The Queensland University of Technology (QUT) has announced the launch of the Future Food Systems Cooperative Research Centre that with develop smart logistics to link growers with their markets and high-tech methods of growing customised food.
The Future Food Systems CRC will involve more than 50 commercial and research partners, with the Federal Government injecting $35 million in funding over 10 years along with almost $150 million in support from the research centre’s educational and commercial participants.
Professor Doug Baker said QUT’s involvement in the CRC will be spread across the centre’s three research and development programs of planning and logistics in linking growers to their markets, developing smart automated indoor cropping and creating nutrient-dense foods and hybrid food and medical goods tailored to growing domestic and export markets.
Professor Baker will lead the research program into logistics and urban design that will identify planning policy, design and infrastructure for integrating high-tech growing and processing facilities, particularly around transport hubs and in regional centres.
“It’s about being smarter with agriculture and infrastructure, and integrating technology and robotics into that,” he said.
“Working with local and state governments and our logistics partners, our planning templates and freight modelling tools will assist food hubs around Australia as they develop sustainable production and supply solutions.”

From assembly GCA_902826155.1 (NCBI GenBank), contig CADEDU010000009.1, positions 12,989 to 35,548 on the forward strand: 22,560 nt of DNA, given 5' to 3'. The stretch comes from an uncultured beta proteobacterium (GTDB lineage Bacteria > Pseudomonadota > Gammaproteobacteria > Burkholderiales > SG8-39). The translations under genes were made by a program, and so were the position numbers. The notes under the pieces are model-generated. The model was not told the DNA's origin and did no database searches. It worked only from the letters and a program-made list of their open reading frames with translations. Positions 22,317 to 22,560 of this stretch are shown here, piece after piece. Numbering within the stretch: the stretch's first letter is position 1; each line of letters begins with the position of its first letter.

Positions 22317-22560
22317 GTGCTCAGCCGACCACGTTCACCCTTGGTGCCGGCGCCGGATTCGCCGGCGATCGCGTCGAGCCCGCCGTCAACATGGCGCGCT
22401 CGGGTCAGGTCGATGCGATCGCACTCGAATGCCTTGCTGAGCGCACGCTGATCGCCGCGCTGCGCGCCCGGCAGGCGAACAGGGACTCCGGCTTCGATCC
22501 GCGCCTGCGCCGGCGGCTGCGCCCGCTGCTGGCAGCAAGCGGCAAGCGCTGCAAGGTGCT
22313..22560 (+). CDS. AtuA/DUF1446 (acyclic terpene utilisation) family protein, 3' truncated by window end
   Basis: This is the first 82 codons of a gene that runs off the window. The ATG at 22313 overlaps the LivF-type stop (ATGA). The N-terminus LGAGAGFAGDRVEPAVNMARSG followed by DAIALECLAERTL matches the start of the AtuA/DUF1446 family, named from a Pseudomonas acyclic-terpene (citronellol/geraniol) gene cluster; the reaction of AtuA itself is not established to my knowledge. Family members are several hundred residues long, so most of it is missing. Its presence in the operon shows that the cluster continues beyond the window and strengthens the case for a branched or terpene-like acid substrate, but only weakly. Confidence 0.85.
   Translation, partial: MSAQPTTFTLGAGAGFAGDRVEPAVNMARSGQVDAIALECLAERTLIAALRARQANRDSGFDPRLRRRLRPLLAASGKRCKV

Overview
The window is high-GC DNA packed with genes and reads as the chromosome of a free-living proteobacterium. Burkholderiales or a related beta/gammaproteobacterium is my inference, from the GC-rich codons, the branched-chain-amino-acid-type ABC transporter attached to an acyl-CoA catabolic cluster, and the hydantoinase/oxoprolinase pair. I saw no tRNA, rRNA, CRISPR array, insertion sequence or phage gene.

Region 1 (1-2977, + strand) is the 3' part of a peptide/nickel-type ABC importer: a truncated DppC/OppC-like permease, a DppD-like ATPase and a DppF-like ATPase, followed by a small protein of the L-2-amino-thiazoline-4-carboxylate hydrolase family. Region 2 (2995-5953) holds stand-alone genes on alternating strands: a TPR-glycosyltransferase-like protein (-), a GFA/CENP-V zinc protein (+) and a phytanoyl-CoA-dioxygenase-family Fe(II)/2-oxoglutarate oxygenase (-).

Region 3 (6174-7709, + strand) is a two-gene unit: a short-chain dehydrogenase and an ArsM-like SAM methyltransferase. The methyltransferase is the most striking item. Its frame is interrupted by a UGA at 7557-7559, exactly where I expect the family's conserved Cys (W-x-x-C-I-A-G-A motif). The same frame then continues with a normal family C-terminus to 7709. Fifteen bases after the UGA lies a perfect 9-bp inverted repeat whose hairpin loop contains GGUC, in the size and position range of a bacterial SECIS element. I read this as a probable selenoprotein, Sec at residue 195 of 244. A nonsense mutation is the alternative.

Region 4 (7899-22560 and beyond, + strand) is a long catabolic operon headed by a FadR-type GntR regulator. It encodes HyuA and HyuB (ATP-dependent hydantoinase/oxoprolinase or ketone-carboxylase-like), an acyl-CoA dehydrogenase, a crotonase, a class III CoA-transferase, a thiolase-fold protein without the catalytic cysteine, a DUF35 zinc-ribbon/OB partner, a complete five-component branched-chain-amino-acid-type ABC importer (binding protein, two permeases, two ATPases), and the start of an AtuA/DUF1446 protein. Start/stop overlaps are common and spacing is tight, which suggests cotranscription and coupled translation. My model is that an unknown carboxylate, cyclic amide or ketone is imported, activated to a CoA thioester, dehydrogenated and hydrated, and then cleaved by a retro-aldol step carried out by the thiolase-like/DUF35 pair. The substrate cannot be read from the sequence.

Dr Chris Lehnert, a robotics researcher with the Vision headquartered at QUT, will be working on developing robotics and smart technology for vertical and indoor protected cropping with a range of commercial partners including Greenbio Group.
“The future potential of robotics in indoor protected cropping will be their ability to intelligently sense, think and act in order to reduce production costs and maximise output value in terms of crop yield and quality,” Dr Lehnert said.
“Robotics taking action, such as autonomous harvesting within indoor protected cropping will be a game changer for growers who are struggling to reduce their production costs.”
CRC Chair and National Farmers’ Federation President Fiona Simson said the Cooperative Research Centre model was ideal for addressing industry growth challenges that demand sustained collaboration and complex transdisciplinary research.
“The next growth phase in our industry demands strategic adoption of advanced science and technology across production, logistics, energy, water, and manufacturing,” she continued.
“We have the talent in Australia to become a global leader both in future food technology and future food goods,” she said.